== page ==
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Girl’s near-drowning at Queens’ pool likely caused by modified venting system

Mar 4, 2016 | 0 comments

For children and adults alike, swimming pools can provide hours of fun and exercise. Near-drowning accidents suffered in swimming pools also, however, send nearly 5,000 people each year to the emergency room. In a matter of minutes, a child can suffered permanent brain damage or drown and, while in or near a swimming pool, parents are advised to always ensure that they are within arm’s reach of a child and supervising his or her every move.

In addition to parental or adult supervision, swimming pool owners and operators must also ensure that they follow certain safety rules and codes with regard to how a pool is designed, maintained and enclosed. For example, to reduce the risk of entrapment, pool owners must ensure that they follow certain safety guidelines with regard to the design and maintenance of pool drains and suction outlets.

The recent near-drowning of a six-year-old girl at the 100,000 square-foot Spa Castle in Queens serves as a reminder to parents of just how dangerous a day at the pool can become. According to an article in Crain’s New York Business, the young girl became trapped in an underwater pool vent and was turning blue by the time she was pulled from the water by another spa guest.

The girl was transported to a nearby hospital and is expected to survive, however, the full extent of her injuries–including whether or not she may have suffered brain damage, is not yet known.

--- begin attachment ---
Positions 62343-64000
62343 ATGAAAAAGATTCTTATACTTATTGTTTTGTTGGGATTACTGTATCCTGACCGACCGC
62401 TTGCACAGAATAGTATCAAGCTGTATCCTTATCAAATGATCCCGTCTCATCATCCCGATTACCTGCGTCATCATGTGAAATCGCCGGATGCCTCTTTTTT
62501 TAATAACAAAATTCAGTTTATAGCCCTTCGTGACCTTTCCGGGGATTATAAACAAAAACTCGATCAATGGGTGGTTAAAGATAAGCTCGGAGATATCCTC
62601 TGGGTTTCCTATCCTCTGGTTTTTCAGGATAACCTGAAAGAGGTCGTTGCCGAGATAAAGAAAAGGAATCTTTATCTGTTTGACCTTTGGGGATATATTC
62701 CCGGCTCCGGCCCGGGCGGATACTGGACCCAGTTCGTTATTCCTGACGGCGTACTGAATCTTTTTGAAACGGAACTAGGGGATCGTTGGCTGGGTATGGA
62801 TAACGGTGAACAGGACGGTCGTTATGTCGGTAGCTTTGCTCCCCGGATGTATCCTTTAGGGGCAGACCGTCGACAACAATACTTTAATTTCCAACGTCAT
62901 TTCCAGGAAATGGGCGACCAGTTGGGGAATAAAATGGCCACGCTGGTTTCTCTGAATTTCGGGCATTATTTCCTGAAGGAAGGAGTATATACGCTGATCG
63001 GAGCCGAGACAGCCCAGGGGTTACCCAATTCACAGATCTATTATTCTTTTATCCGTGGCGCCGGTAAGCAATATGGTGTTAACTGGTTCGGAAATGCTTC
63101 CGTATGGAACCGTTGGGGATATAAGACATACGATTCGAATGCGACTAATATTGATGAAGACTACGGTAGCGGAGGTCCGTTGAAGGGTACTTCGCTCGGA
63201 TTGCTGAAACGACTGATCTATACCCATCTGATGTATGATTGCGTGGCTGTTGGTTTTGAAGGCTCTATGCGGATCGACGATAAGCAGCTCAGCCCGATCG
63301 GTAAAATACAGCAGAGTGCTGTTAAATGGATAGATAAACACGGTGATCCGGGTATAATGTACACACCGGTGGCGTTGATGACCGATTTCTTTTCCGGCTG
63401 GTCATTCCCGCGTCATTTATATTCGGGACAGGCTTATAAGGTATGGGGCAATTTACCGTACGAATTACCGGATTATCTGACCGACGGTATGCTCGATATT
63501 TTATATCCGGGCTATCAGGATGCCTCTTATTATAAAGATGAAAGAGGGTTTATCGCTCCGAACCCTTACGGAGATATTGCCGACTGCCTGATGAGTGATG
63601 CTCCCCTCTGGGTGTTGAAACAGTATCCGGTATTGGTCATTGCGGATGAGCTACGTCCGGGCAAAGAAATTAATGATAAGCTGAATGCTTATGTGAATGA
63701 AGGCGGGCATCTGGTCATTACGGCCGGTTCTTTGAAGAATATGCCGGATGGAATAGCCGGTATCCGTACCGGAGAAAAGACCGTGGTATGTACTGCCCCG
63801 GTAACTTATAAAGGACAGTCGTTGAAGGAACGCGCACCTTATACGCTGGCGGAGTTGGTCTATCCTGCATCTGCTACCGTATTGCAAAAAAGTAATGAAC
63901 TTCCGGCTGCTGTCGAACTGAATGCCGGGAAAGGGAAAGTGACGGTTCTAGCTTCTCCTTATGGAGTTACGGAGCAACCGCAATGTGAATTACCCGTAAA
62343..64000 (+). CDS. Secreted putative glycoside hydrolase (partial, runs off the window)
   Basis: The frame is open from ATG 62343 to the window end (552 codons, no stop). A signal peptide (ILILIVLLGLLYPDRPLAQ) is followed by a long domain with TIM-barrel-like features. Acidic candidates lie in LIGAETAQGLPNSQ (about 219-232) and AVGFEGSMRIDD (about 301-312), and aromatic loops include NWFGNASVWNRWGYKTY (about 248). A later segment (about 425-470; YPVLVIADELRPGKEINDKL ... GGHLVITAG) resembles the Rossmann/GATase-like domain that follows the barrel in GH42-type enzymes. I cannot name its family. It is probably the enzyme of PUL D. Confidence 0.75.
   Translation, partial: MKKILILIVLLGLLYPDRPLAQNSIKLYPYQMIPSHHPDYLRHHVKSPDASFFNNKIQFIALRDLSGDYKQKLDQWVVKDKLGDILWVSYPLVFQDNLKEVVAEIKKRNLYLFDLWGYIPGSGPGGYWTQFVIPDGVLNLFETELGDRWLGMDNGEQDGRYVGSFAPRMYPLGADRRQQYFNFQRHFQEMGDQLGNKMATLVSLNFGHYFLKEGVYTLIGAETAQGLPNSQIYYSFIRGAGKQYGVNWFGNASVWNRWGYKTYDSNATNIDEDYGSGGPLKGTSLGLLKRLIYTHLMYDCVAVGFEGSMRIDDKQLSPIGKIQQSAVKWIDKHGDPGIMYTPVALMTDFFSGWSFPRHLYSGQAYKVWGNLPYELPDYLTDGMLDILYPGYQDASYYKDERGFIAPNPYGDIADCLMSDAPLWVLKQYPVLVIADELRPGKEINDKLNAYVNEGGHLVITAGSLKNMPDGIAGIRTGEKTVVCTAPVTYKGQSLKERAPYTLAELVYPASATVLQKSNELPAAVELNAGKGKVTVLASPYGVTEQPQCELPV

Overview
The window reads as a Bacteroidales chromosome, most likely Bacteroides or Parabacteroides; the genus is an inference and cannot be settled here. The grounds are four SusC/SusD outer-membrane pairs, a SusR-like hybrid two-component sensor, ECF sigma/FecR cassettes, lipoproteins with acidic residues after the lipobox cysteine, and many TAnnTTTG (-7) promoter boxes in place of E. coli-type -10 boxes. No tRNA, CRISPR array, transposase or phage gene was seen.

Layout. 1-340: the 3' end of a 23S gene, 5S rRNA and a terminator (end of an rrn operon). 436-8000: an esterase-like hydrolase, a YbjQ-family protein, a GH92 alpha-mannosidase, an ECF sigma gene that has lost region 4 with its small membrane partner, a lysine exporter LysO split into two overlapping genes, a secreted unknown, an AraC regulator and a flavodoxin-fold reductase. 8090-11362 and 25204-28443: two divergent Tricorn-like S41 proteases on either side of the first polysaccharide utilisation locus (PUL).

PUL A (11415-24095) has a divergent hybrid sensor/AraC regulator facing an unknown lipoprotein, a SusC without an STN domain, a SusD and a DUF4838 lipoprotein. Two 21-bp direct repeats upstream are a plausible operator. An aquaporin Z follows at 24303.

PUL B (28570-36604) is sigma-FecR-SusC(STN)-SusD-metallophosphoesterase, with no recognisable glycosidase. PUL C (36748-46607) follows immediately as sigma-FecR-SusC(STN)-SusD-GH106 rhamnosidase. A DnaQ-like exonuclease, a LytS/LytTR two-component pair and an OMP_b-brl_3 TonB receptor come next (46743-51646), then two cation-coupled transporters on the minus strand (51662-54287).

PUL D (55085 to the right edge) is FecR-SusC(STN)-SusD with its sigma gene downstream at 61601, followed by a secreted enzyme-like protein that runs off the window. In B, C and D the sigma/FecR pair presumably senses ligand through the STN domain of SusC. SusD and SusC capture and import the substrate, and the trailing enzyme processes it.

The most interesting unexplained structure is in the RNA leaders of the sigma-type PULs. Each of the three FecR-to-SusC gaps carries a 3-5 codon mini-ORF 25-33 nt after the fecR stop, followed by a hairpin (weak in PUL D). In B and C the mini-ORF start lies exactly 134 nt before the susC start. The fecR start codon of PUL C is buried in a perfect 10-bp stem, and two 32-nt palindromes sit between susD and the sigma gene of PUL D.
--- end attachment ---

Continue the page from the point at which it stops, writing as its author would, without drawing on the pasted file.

The spa facility was temporarily shut down following the accident after an investigation by the city’s Department of Health and Mental Hygiene discovered several health and safety violations including that the “suction from the pool vents was excessive” and had been “modified without approval.” Additionally, officials report that the facility lacked an adequate safety plan.

During the past three years, the spa facility has also been cited for “at least 40 Health Department violations” and, in 2014, was the site of the drowning death of an 84-year-old man.

Source: Crain’s Business New York, “Popular Spa Castle in Queens indefinitely shutters following near-drowning incident,” Peter D’Amato, March 1, 2016

New York State Department of State Division of Code Enforcement & Administration, “Requirements for Swimming Pool and Spa Alarms,” March 3, 2016


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